government agencies. The bulk of the current literature ap.
pears in the literatures of food science and technology, nutrition,
fats and oil chemistry, industrial microbiology and the
like. Beyond this nucleus are the scores of diverse technical
journals and books that occasionally contain information
related to the field.
This discussion is primarily concerned with the texts and
periodical material that form the nucleus of the literature.
However, consideration is given to the resources of the broad.
er technical literature, and some techniques of their loca.
tion are indicated.
10:55- 32. The Technical Literature of the Edible Oil
Industry. RICHARD NICHOLSEN, Archer Daniels
Midland Company, Minneapolis, Minnesota.
There are frequent references to edible oil technology and
to nutritional and biological aspects of the subject in most
of the widely read technical journals, such as those of the
American Chemical Society, but the most important single
publication in this country is the Journal of the American
Oil Chemists Society. Probably the most important foreign
publications are Fette and Seifen in Germany, Oleagineaux
in France, and Olearia in Italy.
Chemical Abstracts, of course, is as important to chem.
ists in the edible oils industry as in other fields. The Journal
of the American Oil Chemists Society also includes an excellent
monthly abstracting service as well as an annual
review of the literature. One commercial abstracting service
is that of Interscience Publishers, and a very unusual bibliography
is that published on filing cards by the Quartermaster
Food and Container Institute for the Armed Forces.
Nutrition aspects are covered best by Nutrition Abstracts
and Reviews published in Scotland.
Still another important contribution to the technical literature
of the edible oil industry by. the American Oil Chemists
Society is their book of standard methods of analysis. Several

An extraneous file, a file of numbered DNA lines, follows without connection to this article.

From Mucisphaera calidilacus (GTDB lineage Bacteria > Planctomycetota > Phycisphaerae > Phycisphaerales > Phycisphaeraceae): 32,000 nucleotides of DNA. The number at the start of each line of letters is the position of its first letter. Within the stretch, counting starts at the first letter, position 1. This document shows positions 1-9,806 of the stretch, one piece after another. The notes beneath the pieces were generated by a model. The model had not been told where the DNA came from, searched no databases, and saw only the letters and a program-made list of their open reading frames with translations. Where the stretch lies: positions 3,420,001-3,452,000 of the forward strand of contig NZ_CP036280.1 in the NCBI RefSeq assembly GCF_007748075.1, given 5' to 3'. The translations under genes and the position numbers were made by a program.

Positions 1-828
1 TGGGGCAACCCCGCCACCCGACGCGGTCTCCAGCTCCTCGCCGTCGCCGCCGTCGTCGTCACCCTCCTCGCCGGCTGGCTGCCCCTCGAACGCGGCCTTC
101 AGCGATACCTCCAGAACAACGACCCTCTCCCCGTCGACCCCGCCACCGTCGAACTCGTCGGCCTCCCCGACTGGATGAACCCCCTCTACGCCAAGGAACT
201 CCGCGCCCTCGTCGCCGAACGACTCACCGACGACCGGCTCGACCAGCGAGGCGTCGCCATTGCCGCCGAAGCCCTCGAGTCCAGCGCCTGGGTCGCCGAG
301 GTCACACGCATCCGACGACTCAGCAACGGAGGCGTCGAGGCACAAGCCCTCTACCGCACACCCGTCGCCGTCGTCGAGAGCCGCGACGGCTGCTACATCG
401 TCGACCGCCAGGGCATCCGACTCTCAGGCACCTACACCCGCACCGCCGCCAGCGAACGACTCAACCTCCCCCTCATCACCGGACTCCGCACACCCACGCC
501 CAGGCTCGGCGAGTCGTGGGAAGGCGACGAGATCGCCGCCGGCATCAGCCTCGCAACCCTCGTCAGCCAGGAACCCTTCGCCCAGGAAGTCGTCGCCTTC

other organizations also list specifications and standard
New books are discussed.
11:20-33. Literature of Canning and Preserving. LORRAINE
CIBOCH, Librarian, Research and Technical
Department, American Can Company, Maywood,
The literature of the canning and preserving field is closely
woven into that of agriculture, food chemistry, biochemistry,
nutrition, organic chemistry and other basic sciences. While
literature and reference tools such as Chemical Abstracts
are indispensable to the literature of canning and preserving,
there are other valuable tools which are not so widely known.
Examples of these are the publications of the State Agricultural
Experiment Stations and agencies of the Federal govern'
ment such as the Department of Agriculture and the Food and
Drug Administration announced in the Federal Register.
Reference sources presenting data of particular interest to
the canning and preserving industry are cited and examples
are given of methods used in answering typical questions
brought to the library. The indexes and abstracting journals
of special interest are discussed.
2:00- 34. The Literature of Cacao and Chocolate. W
TRESPER CLARKE, Rockwood & Co., Brook'
lyn 5, N. Y.
From an historical beginning around 1500 A.D., cacao
literature has become extensive but widely scattered.
Much is not readily available. There are two general
classifications: agricultural and manufacturing, both cur
rently expanding. The former shows considerable world'
wide endeavor to extend and improve cacao production
and to control pests and diseases. The latter covers
food technology relating to chocolate and cocoa and
their further use in other foods. Trade journals, patent
literature, industrial bulletins are valuable sources o
Here’s what’s next.
This issue can be searched. Note: Results may vary based on the legibility of text within the document.
Tools / Downloads
Get a copy of this page or view the extracted text.
Citing and Sharing
Basic information for referencing this web page. We also provide extended guidance on usage rights, references, copying or embedding.
Reference the current page of this Periodical.
American Chemical Society. Division of Chemical Literature. Chemical Literature, Volume 4, Number 3, Fall 1952, periodical, Autumn 1952; Philadelphia, Pennsylvania. (digital.library.unt.edu/ark:/67531/metadc5769/m1/8/: accessed November 18, 2017), University of North Texas Libraries, Digital Library, digital.library.unt.edu; .